fare = $("[name='fare']").val().trim(),
      search = {};
    if(source) search.source = {$regex: new RegExp(source), $options: "i"};
    if(destination) search.destination = {$regex: new RegExp(destination), $options: "i"};
    if(date) {
      var userDate = new Date(date);
      search.startDateTime = {
        $gte: userDate,
          $lte: new Date(moment(userDate).add(1, "day").unix()*1000)
    if(fare) search.fare = {$lte: fare};
    BusServices.find(search, {sort: {createdAt: -1}});
  }, 200)

This is a text box event handler that is debounced by 200 ms for improving performance. The handler collects the search field's data and accumulates it into an object and queries the collection. Do you see any change in the list when you search? It won't, and that is where we get things wrong. Although we have subscribed the busservice collection, MiniMongo holds the data from the server. From one template, when you query the collection, the result doesn't update an other template. We are not changing the subscription itself, instead just the local query. Then, how do we make things happen?

MeteorJS has some data sources that are reactive, by default. For example, database cursors and session variables. However, we need more, don't we? We need custom variables to be reactive so that we can also do the magic. MeteorJS' core team developers have thought about it and provided us with a simple package called reactive-var.

Add the reactive-var package to the application using the meteor add reactive-var command. The logic behind reactive variables is simple—when the value changes, all the instances including the templates will get them immediately.

Simple example of reactive variables is as follows:

var reactVar = new ReactiveVar(2); //2 is default value that can be set in the constructor parameter.
reactVar.set(4); //will update the value of all instance where the reactVar variable is used.

Let's use it in our application. In homeHelper.js, add the following code snippet before the Template.home.helpers method:

var busServicesList = new ReactiveVar([]);
Template.home.onCreated(function() {

This initializes the reactive variable busServicesList with an empty array and then sets the complete busservices collection when the home template' onCreated callback is called. We will use this reactive variable in the templates, instead of the actual collection query cursor. Change the list method in the template helpers to the following:

list: function() {
  return busServicesList.get();
hasItem: function() {
  return busServicesList.get().count();

Whenever there is a search, we have to update this reactive variable, which will instantly update the template. It is that simple.

Go to the events handler of the search template and replace BusServices.find(search, {sort: {createdAt: -1}}); with busServicesList.set(BusServices.find(search, {sort: {createdAt: -1}}));.

Perform a search and see the update instantly. Pat yourself on the back. You have accomplished a big job.

This isn't the only approach to implement a search. You can add a route-based implementation, which will subscribe to collection every time you change the route, based on search parameters. However, that isn't efficient because the client has all the data, but still we are asking the server to send the data based on the search parameter.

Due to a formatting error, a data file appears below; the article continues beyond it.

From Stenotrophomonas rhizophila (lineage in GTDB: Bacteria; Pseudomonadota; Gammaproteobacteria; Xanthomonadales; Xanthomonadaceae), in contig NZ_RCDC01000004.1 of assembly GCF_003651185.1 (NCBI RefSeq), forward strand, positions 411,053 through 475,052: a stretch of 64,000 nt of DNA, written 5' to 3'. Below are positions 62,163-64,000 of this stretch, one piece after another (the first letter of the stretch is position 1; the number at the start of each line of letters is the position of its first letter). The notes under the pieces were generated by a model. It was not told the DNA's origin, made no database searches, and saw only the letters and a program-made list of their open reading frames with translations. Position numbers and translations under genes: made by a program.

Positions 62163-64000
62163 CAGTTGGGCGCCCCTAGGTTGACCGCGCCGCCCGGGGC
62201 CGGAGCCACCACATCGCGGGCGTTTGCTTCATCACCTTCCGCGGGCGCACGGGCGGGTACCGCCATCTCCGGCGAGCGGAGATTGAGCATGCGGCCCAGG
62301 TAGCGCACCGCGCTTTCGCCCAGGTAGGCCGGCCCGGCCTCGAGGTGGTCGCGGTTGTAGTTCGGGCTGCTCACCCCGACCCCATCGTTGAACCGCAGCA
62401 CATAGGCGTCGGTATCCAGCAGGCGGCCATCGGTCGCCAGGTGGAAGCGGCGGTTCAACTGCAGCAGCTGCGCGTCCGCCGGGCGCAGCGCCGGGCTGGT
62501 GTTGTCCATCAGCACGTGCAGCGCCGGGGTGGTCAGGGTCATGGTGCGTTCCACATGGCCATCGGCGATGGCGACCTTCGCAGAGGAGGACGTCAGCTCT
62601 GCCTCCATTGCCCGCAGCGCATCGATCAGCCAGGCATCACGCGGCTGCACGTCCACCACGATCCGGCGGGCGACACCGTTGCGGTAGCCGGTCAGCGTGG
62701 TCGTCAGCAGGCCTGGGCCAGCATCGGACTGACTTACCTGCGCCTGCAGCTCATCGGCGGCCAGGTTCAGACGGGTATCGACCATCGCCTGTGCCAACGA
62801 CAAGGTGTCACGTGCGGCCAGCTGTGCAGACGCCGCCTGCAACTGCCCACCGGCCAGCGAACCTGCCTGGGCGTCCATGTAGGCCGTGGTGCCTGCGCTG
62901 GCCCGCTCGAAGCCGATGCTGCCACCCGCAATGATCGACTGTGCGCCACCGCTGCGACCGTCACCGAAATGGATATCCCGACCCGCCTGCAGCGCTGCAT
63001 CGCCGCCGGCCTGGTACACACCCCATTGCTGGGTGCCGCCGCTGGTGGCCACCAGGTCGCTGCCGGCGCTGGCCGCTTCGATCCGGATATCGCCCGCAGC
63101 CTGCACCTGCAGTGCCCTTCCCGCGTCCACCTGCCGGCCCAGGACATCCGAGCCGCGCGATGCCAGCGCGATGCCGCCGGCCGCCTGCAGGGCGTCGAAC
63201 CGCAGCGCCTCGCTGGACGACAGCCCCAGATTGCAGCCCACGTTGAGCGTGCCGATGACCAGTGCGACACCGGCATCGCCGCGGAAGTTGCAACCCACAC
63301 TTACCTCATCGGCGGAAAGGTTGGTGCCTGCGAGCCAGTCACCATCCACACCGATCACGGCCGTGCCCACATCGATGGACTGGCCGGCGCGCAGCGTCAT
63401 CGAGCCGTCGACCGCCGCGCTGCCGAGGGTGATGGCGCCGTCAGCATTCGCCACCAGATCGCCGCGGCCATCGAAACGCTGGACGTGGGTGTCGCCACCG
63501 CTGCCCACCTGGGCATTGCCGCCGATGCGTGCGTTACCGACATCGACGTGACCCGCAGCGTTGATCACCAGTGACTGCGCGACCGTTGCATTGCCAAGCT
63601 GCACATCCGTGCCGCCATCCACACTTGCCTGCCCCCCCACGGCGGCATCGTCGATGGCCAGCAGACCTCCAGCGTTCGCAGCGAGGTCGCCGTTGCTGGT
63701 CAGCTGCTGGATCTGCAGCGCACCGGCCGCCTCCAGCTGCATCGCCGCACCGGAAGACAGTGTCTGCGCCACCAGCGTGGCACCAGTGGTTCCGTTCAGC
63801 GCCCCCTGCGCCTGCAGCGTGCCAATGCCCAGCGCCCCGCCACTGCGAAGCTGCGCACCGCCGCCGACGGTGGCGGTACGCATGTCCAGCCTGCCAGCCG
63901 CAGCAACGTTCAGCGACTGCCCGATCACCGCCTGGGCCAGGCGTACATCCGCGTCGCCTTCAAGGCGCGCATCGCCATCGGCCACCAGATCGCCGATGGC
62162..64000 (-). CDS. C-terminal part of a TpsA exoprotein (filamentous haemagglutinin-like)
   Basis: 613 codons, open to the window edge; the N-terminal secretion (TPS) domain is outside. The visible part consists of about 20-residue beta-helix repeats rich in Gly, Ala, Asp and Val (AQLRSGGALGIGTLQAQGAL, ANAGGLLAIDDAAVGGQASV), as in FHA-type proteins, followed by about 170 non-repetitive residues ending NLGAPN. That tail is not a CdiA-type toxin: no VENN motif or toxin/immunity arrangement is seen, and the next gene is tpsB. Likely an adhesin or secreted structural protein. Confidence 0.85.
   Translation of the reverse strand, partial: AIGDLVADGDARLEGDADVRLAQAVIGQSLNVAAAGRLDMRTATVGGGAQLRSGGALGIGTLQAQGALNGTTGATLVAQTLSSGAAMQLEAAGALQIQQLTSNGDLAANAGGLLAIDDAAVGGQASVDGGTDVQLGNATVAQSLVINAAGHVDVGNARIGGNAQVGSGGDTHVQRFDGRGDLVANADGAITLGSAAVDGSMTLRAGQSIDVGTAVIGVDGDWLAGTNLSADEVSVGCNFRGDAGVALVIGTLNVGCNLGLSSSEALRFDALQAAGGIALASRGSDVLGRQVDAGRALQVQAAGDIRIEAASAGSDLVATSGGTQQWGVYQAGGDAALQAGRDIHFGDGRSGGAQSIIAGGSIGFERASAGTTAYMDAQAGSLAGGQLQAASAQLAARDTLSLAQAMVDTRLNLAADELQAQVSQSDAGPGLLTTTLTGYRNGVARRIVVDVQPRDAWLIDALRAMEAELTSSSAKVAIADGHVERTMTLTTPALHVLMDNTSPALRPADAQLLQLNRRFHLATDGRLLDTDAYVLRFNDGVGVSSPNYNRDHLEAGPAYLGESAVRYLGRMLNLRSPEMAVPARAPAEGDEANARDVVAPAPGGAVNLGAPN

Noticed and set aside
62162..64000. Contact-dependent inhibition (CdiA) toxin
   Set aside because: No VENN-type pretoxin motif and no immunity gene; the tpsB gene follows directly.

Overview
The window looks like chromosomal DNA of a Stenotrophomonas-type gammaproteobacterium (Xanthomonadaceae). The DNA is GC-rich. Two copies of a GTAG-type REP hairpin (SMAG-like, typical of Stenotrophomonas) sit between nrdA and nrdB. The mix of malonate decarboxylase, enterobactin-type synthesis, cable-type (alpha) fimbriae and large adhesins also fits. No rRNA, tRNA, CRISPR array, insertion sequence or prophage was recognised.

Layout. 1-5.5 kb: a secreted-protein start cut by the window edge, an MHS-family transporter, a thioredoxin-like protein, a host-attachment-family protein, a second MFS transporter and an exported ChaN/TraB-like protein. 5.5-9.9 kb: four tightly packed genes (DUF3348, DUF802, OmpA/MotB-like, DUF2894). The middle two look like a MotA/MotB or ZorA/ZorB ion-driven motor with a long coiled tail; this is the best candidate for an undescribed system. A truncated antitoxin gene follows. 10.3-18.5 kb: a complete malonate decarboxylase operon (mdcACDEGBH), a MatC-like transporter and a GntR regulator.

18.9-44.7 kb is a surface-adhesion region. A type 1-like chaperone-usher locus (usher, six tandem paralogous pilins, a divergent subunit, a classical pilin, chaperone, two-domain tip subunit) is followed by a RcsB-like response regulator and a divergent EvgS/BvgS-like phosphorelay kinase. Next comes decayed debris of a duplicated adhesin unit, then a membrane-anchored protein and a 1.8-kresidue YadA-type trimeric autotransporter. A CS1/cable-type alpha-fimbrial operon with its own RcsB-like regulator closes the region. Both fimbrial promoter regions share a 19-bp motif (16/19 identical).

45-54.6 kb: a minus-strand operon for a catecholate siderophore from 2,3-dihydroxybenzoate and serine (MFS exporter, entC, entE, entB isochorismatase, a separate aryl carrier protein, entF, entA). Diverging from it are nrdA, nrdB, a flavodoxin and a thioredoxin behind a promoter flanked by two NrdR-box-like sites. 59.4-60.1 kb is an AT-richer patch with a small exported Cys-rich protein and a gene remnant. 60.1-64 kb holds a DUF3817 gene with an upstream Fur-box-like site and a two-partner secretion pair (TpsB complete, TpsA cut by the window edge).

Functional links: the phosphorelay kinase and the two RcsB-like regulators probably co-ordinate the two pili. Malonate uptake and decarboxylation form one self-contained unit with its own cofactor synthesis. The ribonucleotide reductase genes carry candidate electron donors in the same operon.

We have reached the last part of the application. We have to allow the user to block or reserve seats in the bus. Also, these actions must be instantaneous to all users, which means both blocking and reservation should reflect in all the users' browsers immediately so that we don't have to manually resolve users' seat selection conflicts. Here, you will see the power of MeteorJS' reactivity:

As usual, we will create a route. Add the following code snippet to routes.js as done earlier:

Router.route("/book/:_id", {
  name: "book",
  layoutTemplate: "createTravelLayout",
  template: "bookTravel",
  waitOn: function () {
    Meteor.subscribe("BlockedSeats", this.params._id);
    Meteor.subscribe("Reservations", this.params._id);
  data: function() {
    templateData = {
      _id: this.params._id,
      bus: BusServices.findOne({_id: this.params._id}),
      reservations: Reservations.find({bus: this.params._id}).fetch(),
      blockedSeats: BlockedSeats.find({bus: this.params._id}).fetch()
    return templateData;

Hope you guessed what we are up to. On each record in the list of the listing page, we have a link, which on click will hit this route and the relevant seating layout will appear for the user to block or reserve the seats. What are those new properties in the route? The waitOn property keeps the template rendering to wait until the subscription is completed. We do this because subscriptions are asynchronous. We pass the _id attribute of the bus service to the route and this is passed to the subscription. Similarly, the data property is the place where we can prepare the data that needs to be passed to the templates. Here, we prepare bus details, reservations of the selected bus, and seats that are blocked in this bus; then, send them to the template.

Where will we store all the reservation data? For this, we need a collection. So, let's go to collections.js and add the following:

Reservations = new Meteor.Collection("reservations");

This collection holds seats for reservation. What about blocking? Let's have a collection for that too. Add the following line to the collections.js file:

BlockedSeats = new Meteor.Collection("blockedSeats");